Shin Hatakeyama, a chef who is the manager of Sunrise Mart, the Japanese food market in Manhattan (the one at 494 Broome Street), has made a commitment to importing top-quality, authentic ingredients from Japan. Yesterday he invited Daigo Irifune of Yamaya USA to showcase his company's mentaiko. Daigo was kind enough to talk to me about all things mentaiko:

First of all, what's mentaiko? Sometimes called "spicy cod roe," it's actually spicy pollock eggs. An import from Korea, it became popular in Japan after World War Two. Fukuoka, a big city in the southern island of Kyushu, is the mentaiko capital of Japan. (Kyushu is the closest part of Japan to Korea, so not surprising.). Daigo tells me that there are some three hundred mentaiko producers in the city.

Daigo explained that his mentaiko is produced by marinating pollock eggs in chili, sake, konbu and yuzu citrus, then letting it ferment lightly for several hours. The result is spicy, flavorful roe, tiny in size and red in color. Mentaiko is sold in its natural membrane, pictured above, or in jars, the membrane removed and ready to eat.

How do you use it? The most common way is as a filling for onigiri. But at Sunrise, Daigo offered tastes of mentaiko spaghetti, an extremely popular Japanese-style pasta, crossover dishes marrying Japanese flavors to Italian pasta. (Also called "wafu pasta" -- there are at least two places in New York that specialize in this cooking, Basta Pasta and Pasta Wafu.)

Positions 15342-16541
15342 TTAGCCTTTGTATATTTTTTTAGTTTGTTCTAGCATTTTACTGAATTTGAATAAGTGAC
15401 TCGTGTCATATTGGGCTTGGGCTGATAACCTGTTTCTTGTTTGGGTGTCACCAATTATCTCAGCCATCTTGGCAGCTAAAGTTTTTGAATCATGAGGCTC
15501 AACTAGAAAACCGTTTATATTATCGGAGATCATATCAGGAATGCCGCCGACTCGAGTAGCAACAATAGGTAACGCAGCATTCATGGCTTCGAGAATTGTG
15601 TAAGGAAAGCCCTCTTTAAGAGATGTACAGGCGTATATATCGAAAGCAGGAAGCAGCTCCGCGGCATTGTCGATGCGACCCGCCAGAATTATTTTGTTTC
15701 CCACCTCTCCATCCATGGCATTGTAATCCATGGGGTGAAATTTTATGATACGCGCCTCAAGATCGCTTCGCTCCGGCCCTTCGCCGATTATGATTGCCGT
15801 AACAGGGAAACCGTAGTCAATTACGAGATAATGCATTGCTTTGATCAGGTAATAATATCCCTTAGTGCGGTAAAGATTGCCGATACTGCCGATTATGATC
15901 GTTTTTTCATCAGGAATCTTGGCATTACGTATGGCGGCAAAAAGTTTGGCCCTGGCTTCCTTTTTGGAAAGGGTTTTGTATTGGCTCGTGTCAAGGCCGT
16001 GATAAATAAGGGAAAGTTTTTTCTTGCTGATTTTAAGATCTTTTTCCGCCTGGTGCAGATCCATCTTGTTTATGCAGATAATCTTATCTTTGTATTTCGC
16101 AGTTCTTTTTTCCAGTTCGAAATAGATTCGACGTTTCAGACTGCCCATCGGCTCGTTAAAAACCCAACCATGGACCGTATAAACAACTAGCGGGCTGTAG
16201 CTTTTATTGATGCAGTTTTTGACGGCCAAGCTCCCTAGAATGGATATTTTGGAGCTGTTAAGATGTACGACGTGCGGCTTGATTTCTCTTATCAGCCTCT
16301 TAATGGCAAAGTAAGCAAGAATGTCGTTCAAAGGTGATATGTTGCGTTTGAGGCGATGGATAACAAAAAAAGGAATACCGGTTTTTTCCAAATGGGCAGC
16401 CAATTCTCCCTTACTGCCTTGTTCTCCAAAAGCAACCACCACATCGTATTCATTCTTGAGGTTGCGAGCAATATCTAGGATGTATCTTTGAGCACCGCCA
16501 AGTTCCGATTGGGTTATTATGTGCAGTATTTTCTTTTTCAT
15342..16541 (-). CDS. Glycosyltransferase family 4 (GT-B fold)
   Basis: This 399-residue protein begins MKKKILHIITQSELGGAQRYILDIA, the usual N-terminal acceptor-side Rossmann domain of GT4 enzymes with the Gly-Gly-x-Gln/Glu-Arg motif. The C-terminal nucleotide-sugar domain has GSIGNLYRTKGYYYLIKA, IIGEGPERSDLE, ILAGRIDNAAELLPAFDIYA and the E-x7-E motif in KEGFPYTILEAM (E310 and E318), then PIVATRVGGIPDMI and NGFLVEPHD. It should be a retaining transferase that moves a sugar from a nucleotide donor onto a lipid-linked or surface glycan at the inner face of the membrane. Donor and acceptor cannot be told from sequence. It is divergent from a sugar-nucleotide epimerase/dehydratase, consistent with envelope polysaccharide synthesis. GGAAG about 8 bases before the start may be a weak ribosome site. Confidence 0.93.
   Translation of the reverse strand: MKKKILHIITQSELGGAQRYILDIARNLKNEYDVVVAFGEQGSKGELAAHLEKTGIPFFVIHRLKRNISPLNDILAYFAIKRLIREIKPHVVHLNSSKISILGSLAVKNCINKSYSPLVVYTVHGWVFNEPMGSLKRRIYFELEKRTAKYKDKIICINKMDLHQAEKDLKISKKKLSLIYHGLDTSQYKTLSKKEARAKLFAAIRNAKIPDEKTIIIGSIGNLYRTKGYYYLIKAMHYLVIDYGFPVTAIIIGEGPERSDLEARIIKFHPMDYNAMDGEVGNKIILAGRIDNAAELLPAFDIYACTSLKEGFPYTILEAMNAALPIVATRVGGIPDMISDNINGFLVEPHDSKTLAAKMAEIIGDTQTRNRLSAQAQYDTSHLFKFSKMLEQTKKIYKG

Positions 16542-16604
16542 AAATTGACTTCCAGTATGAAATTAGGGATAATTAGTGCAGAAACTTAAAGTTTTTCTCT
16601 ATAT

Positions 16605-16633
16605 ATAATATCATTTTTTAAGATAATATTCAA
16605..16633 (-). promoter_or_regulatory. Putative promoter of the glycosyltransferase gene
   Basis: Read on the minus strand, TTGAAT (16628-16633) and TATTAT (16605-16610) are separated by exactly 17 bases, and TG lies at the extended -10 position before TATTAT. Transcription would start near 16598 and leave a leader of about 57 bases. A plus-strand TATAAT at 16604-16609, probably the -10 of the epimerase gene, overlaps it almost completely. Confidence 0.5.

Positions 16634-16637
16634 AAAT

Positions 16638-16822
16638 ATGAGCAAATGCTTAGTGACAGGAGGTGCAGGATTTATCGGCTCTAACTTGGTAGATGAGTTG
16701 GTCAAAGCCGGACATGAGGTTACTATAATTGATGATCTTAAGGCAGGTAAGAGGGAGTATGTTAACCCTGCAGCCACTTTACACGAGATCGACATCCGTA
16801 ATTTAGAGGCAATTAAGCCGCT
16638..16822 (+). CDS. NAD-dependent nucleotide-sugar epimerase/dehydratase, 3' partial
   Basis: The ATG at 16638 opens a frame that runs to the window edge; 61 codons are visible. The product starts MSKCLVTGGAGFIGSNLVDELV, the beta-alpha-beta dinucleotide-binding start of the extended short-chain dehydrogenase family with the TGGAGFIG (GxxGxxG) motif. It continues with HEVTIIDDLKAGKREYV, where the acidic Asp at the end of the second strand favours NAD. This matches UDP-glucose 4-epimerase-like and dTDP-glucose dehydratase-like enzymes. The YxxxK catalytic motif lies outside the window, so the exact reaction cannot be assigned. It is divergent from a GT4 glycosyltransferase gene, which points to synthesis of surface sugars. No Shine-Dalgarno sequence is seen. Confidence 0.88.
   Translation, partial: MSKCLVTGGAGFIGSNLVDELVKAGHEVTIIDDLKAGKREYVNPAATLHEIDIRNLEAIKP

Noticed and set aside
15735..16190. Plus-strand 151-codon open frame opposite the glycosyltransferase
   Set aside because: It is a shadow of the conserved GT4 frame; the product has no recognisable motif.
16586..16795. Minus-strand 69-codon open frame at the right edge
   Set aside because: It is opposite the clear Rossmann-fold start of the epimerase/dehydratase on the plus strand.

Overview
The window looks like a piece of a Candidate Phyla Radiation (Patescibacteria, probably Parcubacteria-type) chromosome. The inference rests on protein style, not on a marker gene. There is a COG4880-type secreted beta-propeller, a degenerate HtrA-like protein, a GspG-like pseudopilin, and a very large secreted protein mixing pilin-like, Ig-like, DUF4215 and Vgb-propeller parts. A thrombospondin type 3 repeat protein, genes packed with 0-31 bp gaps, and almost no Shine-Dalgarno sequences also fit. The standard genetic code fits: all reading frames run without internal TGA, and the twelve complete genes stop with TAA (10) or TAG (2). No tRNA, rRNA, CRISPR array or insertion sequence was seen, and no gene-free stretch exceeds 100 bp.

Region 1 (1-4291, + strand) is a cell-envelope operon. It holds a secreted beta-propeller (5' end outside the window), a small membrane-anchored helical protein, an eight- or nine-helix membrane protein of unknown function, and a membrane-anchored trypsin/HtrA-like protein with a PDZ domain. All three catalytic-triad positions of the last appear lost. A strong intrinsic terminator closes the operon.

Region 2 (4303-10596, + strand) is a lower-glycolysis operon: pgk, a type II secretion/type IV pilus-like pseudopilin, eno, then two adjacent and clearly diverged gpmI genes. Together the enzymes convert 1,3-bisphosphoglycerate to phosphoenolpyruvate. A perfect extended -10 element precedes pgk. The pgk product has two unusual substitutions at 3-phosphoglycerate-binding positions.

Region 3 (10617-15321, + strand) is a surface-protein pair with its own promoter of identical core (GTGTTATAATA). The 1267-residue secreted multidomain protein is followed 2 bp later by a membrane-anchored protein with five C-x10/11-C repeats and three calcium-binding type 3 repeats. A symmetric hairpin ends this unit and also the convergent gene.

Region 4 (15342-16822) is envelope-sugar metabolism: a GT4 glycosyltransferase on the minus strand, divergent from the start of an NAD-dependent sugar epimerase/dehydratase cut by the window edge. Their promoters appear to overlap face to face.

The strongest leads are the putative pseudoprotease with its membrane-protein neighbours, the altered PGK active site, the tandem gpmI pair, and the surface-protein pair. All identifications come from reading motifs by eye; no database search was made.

Daigo also told me about another dish, "mentaiko salad," which is composed of mentaiko, wakame seaweed, cucumbers and kuzukiri noodles (translucent arrowroot vermicelli that readily absorb flavors). Sounds tasty. If you try it, please let me know how it comes out!

Posted by Harris Salat in Ingredients | Permalink | Comments (3) | Email | Print

Comments (3)

Can I just spread it on bread like smoked roe? Or does it need to be cooked?
Hi Daniel, Hmm... I never thought about spreading it on bread! I think rice or pasta are better pairings. You don't have to cook mentaiko, it's already naturally preserved. Thanks, Harris
Daniel, For mentaiko-pan (mentaiko-bread), put in a slit on the top of French bread dough and bake it. I beleive the spiced fish eggs are mixed with mayo and they might be added after the bread has baked a bit. It would probably work well with the partially-baked refrigerated bread that is sometimes available. Here's a photo off the web: Regards, Chris Loew

Post a Comment

Type the characters you see in the picture above.

Email This Story

Email this article to:
Your email address:
Message (optional):